This Chaplain was blessed with leading three of these 28 salvations recorded to their Savior — all three repenting, acknowledging their respective sin, recognizing Jesus Christ as their Savior, and committing their lives to Him: A 43-year married woman with a 14-year daughter; a 36-year-old homeowner and building contractor, with a wife and four children under the age of 10- years-old; and, a 76-year-old Vietnam veteran and mental health facility counselor, and teacher for the last 40 years. All, not just shaken and disoriented by their sudden and individual losses of this dramatic flood, but each one’s recognition of the social, spiritual wreck of the darkening civilization and environment around them. All, to some extent were at a tipping point, where all of this had sucked any joy out of just “moving on,” in a ,“compounding chaos” — As one of them so eloquently put it. A chaos, all agreed in their own words, that had left them acknowledging their individual powerlessness to do anything about it. When I asked asked if they wanted to come to Christ, they just said yes and fell without any of my prodding into His arms. Jesus was knocking. He had chosen them.

One was a fellow veteran of the Vietnam War (I had served at the same time in that theater, but in a place called Lai-Khe – nick named ‘rocket city’); The fellow vet was a Marine – artillery corporal in 1968, who had fought in the violent and deadly battles of the Mekong Delta.

Me and my fellow chaplain, Hank, went by his house, which had been flooded, to follow-up on the heavy ‘mud out’ work the SP crew of 12 volunteers had finished-up a day earlier.

When we got to the house, we were not sure anyone was there. And though we had his cell service number, the T-Mobile reception indicator was wavering between 0 and 2 bars. We drove up this long, beautifully lush and green rural Vermont driveway to a clearing in which the Vet’s over 200 year-old antique white home stood. We stopped and proceeded to a flight of stairs leading to second story entry to the home’s kitchen; the first-floor-main entrance had been compromised, presumably by flood damage.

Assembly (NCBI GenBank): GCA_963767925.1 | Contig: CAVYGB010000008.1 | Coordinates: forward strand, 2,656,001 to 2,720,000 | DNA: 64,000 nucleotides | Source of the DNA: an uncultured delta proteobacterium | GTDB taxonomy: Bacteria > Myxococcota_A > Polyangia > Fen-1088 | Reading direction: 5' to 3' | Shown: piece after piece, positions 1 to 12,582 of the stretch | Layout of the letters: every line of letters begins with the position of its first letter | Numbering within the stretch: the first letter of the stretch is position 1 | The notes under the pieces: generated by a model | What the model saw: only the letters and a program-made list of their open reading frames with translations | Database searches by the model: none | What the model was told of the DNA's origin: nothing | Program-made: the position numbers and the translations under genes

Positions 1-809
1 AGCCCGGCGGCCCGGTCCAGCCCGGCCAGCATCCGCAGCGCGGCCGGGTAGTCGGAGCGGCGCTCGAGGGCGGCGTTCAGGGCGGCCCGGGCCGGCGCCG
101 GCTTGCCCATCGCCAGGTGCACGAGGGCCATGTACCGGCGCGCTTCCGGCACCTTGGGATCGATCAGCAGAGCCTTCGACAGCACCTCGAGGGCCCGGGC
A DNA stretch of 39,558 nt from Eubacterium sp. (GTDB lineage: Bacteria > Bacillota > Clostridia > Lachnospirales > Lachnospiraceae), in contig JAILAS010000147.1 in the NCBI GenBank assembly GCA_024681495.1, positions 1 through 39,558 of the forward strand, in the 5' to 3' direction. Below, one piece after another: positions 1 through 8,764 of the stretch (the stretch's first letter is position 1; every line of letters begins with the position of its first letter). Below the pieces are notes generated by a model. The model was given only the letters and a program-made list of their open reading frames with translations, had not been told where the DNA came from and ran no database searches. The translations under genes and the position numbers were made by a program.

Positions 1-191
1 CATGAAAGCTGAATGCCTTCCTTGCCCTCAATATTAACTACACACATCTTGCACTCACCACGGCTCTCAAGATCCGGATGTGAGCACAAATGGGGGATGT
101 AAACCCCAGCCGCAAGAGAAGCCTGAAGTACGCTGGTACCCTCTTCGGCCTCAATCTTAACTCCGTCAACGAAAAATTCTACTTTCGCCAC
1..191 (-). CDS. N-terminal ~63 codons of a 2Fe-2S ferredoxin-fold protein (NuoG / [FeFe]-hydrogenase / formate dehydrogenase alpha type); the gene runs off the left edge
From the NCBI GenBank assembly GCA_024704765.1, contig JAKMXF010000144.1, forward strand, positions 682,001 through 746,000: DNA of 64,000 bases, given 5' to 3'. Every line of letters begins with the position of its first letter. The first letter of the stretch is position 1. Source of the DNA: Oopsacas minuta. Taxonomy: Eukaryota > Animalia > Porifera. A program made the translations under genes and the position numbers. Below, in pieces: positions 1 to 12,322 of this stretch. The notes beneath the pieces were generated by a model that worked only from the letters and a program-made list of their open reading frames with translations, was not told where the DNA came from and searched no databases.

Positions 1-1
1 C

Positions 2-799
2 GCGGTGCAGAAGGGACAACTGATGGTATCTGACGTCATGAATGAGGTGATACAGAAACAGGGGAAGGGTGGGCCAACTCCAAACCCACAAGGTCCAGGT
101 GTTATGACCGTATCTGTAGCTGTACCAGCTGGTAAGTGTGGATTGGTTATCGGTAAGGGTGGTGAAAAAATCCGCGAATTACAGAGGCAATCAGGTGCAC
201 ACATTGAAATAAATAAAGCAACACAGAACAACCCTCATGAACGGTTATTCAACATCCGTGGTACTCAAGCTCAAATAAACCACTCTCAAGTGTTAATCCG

I pressed the doorbell and knocked. Me and Hank backed up. The Vet tried to push his dog back into the house. With one foot the dog was shut back in the house, as he stepped and let the screen door flap back into the door frame. We introduced ourselves standing on the landing at the top of the stairs.
His countenance was kind; he was fit and spry; his white hair full and tossed about. He quickly went to the amazing and thorough job the SP volunteers had done, their cheerfulness and enthusiasm to deal with this influx of blackish mud, bucketed out of the first story: the sheer overwhelmingness of the work carried out with such grace.. he said..

The conversation made it to Vietnam, the trauma. His described how it had let him into the mental health arena, and how he had seen so much post traumatic stress in the people (patients) he worked with and how his heart had been so affected in a secular therapeutic setting, had given him so much compassion.

I popped the question. “Do you have a relationship with the Lord?”

He said he had always tried to be a good and person but hadn’t a formal ‘religion’. We talked about this unprecedented flooding and loss that had shaken him and the community around him, as well as the encroaching devolvement of the society, and he admitted it was hard to reconcile..

We talked about Jesus, who He was, His blood sacrifice. Our fallenness, our sin. He teared up slightly. I asked “are you prepared to give your life to Jesus? He resonated with an emphatic “yes!” Me and Hank joined hands and reached out to pray and lead this gentle man in his prayer of repentance surrender.. we talked of “the cloud of witnesses” rejoicing in the Heavenly places, and that he was now a child of God, and had received the gift of the Holy Spirit. It was good.

We talked a bit more, about the local church’s follow up resources. Then we said our goodbyes, and as we turned away to walk down the stairs, the Vet called out.. “What took you so long?” I turned and smiled. I just pointed up, “He’s never been apart from you.”